“When I came back to Dublin I was courtmartialed in my absence and sentenced to death in my absence, so I said they could shoot me in my absence.” ― Brendan Behan
In appealing to the racial dog whistle, Ryan betrays his Irish heritage in another way. Now, we Irish bow to no other country in our own xenophobic and racist approach to other cultures, ethnicities and faiths. As ignorant and racist clowns go, we have produced some great examples. But, a significant portion of us, possibly most, have accepted that we’re all god’s children and she expects us to be good to each other.
Our clannishness and callousness proceeds from 800 years of English exploitation and imperialism. We should recall that the Irish and highland Scots and Welsh as well were seen as sub-human scum with the equivalent of “weighing 100 pounds and having 30 inch calves from carrying bales of marijuana.” I’m sure Ryan has done his gym time this morning and has a nice green tie and maybe socks as well. Possibly some Donegal tweed…and is very satisfied with himself.
We can do a helluva lot better. Erin Go Braugh and Up the Republic!
Scott Adams is annoying, but he does allow us moments of great clarity --treasure all such moments, actively seeking by just letting them arise...
Next, it appears that Don Williams is releasing a new record. Williams was huge in country music in the late 70s and early 80s, part of the unfolding Oklahoma crew that included Ray Wylie Hubbard, Delaney and Bonney and Friends, JJ Cale and so on; he then seemed to vanish completely. Now he's 74 and has done a couple of albums in the last two years. New one will be released tomorrow...
From 1980 --
Personal favorite from 1982 --
And released tomorrow -- courtesy of Townes Van Zandt...
The Map Isn’t the Terrain, but if You Can’t Look at the Terrain, Better Look at a Damn Map
Gettysburg was the price the South paid for having Lee. The first day's fighting was so encouraging, and on the second day's fighting he came within an inch of doing it. And by that time Longstreet said Lee's blood was up, and Longstreet said when Lee's blood was up there was no stopping him... And that was that mistake he made, the mistake of all mistakes. Pickett's charge was an incredible mistake, and there was scarcely a trained soldier who didn't know it was a mistake at the time, except possibly Pickett himself, who was very happy he had a chance for glory. ...William Faulkner, in "Intruder in the Dust", said that for every southern boy, it's always within his reach to imagine it being one o'clock on an early July day in 1863, the guns are laid, the troops are lined up, the flags are out of their cases and ready to be unfurled, but it hasn't happened yet. And he can go back in his mind to the time before the war was going to be lost and he can always have that moment for himself…Shelby Foote
I just finished Allen C. Guelzo’s highly regarded book on Gettysburg, Gettysburg –The Last Invasion and from it relearned some lessons that are worth considering today. I’ve been quiet on a number of issues because frankly, I’m not a journalist but a critic and a commentator, and it’s embarrassing to be constantly overtaken by events. Best to shut about things like the emerging Defense Structure or the Ukraine until you have something to say.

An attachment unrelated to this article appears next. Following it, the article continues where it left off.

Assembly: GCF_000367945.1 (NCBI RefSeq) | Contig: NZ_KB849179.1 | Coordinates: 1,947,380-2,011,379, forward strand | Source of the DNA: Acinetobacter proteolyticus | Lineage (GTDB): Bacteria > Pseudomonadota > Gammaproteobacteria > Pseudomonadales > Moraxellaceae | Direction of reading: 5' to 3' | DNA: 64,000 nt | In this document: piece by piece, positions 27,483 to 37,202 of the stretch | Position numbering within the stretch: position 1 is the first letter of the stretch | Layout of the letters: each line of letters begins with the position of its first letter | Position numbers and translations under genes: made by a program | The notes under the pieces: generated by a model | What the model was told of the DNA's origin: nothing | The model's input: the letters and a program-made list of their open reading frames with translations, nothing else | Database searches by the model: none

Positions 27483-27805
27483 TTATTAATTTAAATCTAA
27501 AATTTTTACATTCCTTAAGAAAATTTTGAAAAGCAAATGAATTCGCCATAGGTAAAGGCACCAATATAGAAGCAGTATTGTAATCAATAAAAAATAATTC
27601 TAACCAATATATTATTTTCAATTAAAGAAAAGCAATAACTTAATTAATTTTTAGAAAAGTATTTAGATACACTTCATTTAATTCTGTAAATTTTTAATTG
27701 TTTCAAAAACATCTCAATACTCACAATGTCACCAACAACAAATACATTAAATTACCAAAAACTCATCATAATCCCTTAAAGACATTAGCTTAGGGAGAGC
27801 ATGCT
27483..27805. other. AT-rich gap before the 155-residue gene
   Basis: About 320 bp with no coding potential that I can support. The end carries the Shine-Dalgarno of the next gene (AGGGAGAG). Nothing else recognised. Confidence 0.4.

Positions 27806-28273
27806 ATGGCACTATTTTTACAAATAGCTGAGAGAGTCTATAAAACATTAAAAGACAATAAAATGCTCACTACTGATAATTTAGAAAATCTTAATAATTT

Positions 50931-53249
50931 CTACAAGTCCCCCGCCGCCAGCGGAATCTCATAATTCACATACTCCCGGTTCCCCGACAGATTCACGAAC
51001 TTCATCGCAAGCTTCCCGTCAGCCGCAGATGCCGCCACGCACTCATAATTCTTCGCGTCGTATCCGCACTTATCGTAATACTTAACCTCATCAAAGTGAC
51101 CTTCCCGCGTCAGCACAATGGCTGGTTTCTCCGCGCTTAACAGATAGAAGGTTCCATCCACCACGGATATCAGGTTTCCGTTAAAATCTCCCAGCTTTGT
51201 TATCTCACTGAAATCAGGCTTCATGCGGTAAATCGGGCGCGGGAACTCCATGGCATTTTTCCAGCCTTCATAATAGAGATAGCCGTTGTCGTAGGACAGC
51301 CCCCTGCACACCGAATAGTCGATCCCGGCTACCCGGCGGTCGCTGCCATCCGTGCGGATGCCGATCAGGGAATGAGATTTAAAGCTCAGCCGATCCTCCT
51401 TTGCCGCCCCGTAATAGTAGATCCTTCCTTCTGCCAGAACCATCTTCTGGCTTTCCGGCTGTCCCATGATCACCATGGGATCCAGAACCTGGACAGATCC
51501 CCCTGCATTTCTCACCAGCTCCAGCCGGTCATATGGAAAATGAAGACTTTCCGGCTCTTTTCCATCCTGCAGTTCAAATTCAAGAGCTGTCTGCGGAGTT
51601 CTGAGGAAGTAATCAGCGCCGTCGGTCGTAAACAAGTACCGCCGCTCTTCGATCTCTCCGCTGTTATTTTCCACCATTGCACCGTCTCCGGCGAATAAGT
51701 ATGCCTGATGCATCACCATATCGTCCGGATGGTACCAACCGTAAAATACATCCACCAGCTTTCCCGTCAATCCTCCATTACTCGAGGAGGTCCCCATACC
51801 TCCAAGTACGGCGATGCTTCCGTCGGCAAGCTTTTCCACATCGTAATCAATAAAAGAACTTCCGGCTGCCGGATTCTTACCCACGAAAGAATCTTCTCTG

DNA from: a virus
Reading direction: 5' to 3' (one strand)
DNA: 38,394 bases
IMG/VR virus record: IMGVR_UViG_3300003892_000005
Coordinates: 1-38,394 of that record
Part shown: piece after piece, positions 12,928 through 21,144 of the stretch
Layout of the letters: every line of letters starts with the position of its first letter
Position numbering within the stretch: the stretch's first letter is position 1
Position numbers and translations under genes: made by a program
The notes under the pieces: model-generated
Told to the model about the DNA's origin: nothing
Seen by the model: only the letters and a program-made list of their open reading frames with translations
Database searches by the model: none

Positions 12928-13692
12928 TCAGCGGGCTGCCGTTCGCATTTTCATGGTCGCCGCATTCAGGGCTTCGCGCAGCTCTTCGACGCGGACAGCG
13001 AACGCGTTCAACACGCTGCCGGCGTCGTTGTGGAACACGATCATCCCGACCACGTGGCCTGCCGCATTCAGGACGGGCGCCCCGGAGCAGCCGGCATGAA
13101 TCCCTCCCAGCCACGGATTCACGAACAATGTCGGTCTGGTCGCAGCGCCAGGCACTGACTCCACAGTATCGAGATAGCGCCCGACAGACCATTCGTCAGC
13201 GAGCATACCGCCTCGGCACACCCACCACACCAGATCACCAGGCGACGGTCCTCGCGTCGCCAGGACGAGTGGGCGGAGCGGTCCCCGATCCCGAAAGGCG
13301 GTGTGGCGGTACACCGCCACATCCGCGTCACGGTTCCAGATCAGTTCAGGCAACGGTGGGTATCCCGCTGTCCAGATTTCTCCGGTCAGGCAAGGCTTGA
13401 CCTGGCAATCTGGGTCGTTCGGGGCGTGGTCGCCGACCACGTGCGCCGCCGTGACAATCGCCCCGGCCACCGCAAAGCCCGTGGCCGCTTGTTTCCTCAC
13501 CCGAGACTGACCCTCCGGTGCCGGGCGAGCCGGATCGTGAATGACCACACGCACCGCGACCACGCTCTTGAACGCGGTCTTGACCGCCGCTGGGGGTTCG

But Guelzo’s book, which is somewhat revisionist and with which I don’t agree in part, makes some really cogent points worth considering as we try to understand what’s going on and as we consider what might happen next. Gettysburg is not something you can see in isolation as a battle, or as a phenomenon or as an event. It’s part of the general unfolding of the United States. There’s a great piece of dialogue cited in the book where a British Liaison officer comes on Longstreet after Pickett’s Charge and says something to the effect of what a great day, what a great event, I wouldn’t have missed it for anything, and Old Pete who was sitting on the top of a fence, watching the debacle he had foreseen said, “The Devil You Wouldn’t! I would have liked to miss it very much; we have attacked and been repulsed. Look there!” The British officer observes the field in the now fading smoke, sees the men limping and straggling back; the wounded horses seeking their now dead riders; the litter bearers carrying away those lucky enough to be found and evacuated; the psychologically overwhelmed and broken men who had gone forward expecting victory and found this; the leaders, like Pickett staggering around, lost and heartbroken, and realized that it hadn’t actually been so great a thing after all.
Guelzo spends a great deal of the text describing the search for a villain – who screwed up? Frankly, this was not a terribly new exercise; the North was actually fairly used to this drill, largely because the commanders of the Army of the Potomac had generally been so useless. Meade was only just appointed to command, and wasn’t all that interested in fighting at Gettysburg. Lee didn’t really want to fight at Gettysburg. It just kind of happened, and unfolded from there. Gettysburg needs to be understood not as planned campaign, since Lee’s campaign was intended to force the North to decide to sue for peace. His strategic goal was to bring the Army of the Potomac to battle on terrain favorable to him, with his Army intact and with the commanding terrain.